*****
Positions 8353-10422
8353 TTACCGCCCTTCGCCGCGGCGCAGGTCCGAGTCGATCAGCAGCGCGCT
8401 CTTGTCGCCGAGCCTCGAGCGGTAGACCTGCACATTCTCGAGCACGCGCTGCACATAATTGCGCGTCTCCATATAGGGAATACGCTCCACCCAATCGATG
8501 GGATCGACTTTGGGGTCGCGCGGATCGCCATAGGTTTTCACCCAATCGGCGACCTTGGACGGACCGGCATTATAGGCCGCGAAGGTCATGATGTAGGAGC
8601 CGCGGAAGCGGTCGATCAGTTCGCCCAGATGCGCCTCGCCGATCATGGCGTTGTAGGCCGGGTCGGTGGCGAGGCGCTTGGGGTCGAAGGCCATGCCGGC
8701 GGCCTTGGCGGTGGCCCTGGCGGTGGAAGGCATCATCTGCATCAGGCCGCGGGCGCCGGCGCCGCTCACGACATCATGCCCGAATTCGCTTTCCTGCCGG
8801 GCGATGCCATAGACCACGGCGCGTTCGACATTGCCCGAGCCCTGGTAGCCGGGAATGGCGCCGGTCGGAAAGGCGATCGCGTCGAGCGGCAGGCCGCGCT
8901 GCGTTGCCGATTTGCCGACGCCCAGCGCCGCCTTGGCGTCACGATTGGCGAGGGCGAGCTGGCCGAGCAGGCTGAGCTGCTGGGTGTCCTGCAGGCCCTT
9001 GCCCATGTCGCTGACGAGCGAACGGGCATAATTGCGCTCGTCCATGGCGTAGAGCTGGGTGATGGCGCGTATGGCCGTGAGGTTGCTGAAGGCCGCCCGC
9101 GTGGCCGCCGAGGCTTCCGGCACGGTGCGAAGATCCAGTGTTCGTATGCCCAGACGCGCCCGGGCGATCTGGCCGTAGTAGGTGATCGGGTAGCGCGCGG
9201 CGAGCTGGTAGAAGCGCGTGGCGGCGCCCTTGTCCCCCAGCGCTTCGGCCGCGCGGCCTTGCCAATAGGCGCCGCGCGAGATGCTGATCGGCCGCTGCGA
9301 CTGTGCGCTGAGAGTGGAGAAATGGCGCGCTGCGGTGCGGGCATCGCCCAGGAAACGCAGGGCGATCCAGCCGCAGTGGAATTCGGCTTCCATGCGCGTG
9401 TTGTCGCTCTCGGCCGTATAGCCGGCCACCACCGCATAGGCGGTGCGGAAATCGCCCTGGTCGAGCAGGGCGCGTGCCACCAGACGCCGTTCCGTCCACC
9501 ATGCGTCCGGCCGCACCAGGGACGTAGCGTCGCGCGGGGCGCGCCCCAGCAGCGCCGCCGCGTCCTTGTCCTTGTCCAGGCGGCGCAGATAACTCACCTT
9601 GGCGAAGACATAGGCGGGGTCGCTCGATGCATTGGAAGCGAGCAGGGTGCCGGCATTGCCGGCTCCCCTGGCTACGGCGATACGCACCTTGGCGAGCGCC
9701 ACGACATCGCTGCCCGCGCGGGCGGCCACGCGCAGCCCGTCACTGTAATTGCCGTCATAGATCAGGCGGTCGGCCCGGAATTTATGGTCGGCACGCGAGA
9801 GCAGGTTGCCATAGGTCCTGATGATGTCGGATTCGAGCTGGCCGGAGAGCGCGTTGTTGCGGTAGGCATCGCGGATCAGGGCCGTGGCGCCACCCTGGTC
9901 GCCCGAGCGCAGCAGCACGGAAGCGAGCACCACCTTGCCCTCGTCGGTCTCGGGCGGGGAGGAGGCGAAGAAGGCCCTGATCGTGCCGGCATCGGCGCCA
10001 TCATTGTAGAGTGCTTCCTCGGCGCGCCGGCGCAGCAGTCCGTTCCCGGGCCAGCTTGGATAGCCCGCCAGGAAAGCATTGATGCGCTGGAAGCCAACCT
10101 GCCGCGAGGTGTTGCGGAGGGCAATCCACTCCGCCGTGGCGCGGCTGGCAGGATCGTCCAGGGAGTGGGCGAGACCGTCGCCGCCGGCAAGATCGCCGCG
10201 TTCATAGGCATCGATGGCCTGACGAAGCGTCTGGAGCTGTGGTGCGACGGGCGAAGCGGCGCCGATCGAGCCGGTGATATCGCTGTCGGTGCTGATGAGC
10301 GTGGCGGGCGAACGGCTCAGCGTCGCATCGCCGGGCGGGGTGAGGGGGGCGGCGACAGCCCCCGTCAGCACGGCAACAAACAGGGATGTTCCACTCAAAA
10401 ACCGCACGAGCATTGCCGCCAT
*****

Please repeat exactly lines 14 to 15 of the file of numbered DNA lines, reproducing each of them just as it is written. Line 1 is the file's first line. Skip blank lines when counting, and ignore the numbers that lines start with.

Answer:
9501 ATGCGTCCGGCCGCACCAGGGACGTAGCGTCGCGCGGGGCGCGCCCCAGCAGCGCCGCCGCGTCCTTGTCCTTGTCCAGGCGGCGCAGATAACTCACCTT
9601 GGCGAAGACATAGGCGGGGTCGCTCGATGCATTGGAAGCGAGCAGGGTGCCGGCATTGCCGGCTCCCCTGGCTACGGCGATACGCACCTTGGCGAGCGCC